Google has equipped the center with 20 Acer Chromebooks and a number of Nexus 5 phones and Cardboard viewers. Each Chromebook comes with 100 GB of cloud storage.
|The man is in the wheelchair demonstrating Google Cardboard for the press. Kcho|
is on the left and Google's head of Cuba operations Brett Perlmutter is to his right.
I have to admit that I find this disappointing for a couple of reasons.
First, it was widely reported that this center would provide connectivity for 40 simultaneous users at 70 times the speed of ETECSA's current public hotspots, but the article just says ETECSA has provisioned one of their access points at the studio. If that is the case and they limit access to 40 simultaneous users -- 20 using Chromebooks inside and 20 more using their own devices outside -- performance should be better than the other ETECSA hotspots, but the speed per user will be more like twice as fast than 70 times as fast.
The studio will be open to the public five days a week, from 7 a.m. to midnight. I guess Kcho will have the whole link to himself on weekends.
Still, even if it is no faster than a public hotspot, it will be free. That sounds good, but the lines waiting to get in will run the length of the Malecón. How will they ration access -- who will get in and for how long? Perhaps access will be reserved for professionals.
The article asks us to imagine how great it will be for the robotics faculty at CUJAE, a Cuban university, to hold a video conference call with researchers at the Alphabet-owned robotics company Boston Dynamics. Two problems -- that sounds a little patronizing and it has been reported that Boston Dynamics is up for sale.
I'm also disappointed in Google. They have developed and deployed amazing technology and are a huge company that has invested a lot in well-publicized trips to Cuba. Couldn't they have afforded to contribute their own high-end Pixel Chromebooks and Nexus 6 phones instead of Acer Chromebooks and Nexus 5 phones? And, how about a terabyte instead of 100 gig? It's not a big deal, but it feels cheesy given the hype surrounding the opening of the center.
There is too much kowtowing and hyperbole -- "Kcho's magic, Etecsa's megas and Google's technology have converted this place into the first connection point on the island, completely free for all Cubans." The article makes a Google Hangout on Air and Cardboard VR sound like cutting edge technology.
Another disappointment was Kcho and Leysi Rubio, head of the communications (press relations?) department, looking a gift horse in the mouth by taking pot shots at the US government and the "blockade." There is no suggestion that Cuban government fear or mistrust might impose any limitations.
Regardless, the valiant Kcho vowed to persevere -- he doesn't know how -- but, somehow, he will keep doing things. Good grief.
The press coverage of this project was also disappointing. A Google search for "Google Kcho" news turns up hundreds of articles on the project during the last few days. The story was covered in many nations and languages -- from Turkey's Daily Sabah (in English, Turkish or German) to the New York Times. The Internet tech press all jumped on the story.
I've only read a fraction of these stories, but they all have one thing in common -- they are either direct copies or paraphrases of the story published by the Associated Press after an exclusive tour of the facility on March 21, 2016. They even repeat a symmetric connection speed of 70 megabytes per second, which I suspect should be 70 megabits per second.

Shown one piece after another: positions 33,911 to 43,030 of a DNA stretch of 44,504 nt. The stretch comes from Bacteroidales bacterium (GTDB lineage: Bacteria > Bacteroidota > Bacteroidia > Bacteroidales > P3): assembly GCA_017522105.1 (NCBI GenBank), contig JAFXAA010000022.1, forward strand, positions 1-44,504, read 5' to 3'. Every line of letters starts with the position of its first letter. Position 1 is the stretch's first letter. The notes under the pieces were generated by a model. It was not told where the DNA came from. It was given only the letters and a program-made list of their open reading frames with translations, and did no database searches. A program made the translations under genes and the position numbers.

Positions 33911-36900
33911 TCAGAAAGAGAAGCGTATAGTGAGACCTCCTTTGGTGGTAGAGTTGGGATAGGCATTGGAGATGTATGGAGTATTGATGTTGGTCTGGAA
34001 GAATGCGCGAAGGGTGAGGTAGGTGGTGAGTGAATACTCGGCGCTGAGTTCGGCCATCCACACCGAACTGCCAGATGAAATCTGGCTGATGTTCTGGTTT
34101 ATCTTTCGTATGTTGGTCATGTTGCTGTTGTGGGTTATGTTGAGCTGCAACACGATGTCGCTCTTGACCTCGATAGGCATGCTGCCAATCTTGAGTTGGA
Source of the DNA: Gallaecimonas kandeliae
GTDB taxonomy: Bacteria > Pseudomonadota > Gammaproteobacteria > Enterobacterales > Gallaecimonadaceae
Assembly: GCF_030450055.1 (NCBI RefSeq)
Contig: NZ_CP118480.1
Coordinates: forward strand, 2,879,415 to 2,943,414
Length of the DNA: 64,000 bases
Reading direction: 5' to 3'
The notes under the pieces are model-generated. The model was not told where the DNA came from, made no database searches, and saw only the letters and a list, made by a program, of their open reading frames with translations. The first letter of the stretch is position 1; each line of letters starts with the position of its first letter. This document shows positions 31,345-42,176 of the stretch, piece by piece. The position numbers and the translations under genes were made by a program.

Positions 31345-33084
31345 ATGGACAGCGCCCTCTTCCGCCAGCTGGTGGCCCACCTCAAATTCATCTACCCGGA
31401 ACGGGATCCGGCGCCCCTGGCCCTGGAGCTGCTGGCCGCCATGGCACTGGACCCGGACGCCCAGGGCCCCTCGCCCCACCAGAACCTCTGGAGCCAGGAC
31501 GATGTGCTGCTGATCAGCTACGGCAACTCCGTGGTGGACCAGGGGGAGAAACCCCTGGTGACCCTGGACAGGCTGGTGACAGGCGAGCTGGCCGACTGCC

I would not be so disappointed if this were an isolated case, but I am afraid that click-supported Internet news may inevitably be superficial, redundant and concentrated.
I may have gotten some of this wrong, but it has the same publicity-stunt feeling as Kcho's first free hotspot. Let me know if you get online at the Google-Kcho center and your experience is different. I'd also be curious to know which, if any, of the Google Drive services are blocked in Cuba.
Kcho is well connected. My friend Sam Lanfranco pointed me to this photo of Kcho (left) waiting with Foreign Trade and Investment Minister Rodrigo Malmierca and member of the Cuban Parliament Esteban Lazo Hernandez for the arrival of U.S. President Barack Obama at the Gran Teatro de la Habana Alicia Alonso.
This report on the Google+Kcho Center clarifies the bandwidth question. The original AP story said connectivity would be 70 megabytes per second, leading to repeated assertions in the press that connectivity would be 70 times faster than the typical 1 megabit per second service at the 60 paid public access hotspots around the island.
It turns out that users were disappointed when they found that they had difficulty streaming YouTube videos.
Since there are only 20 simultaneous users in the center, it seems that Google+Kcho has the same backhaul speed as the other public access hotspots. The "70 megabytes" per second must actually be 70 megabits per second backhaul for the entire center, not for each user.
I don't know whether this misunderstanding was an intentional effort to mislead the public and perhaps even President Obama or just the Internet press copying what they had read in the AP story.
In addition to slow connections, it turns out that users are not allowed to bring phones, laptops, cameras or flash drives to the center and sites like Cubaencuentro, Revolico and 14ymedio are blocked.
The advantage this hotspot has over the other public access hotspots is that it is free and the users do not have to bring their own devices -- but free means long lines waiting to get one of the 20 tickets that are given out each hour.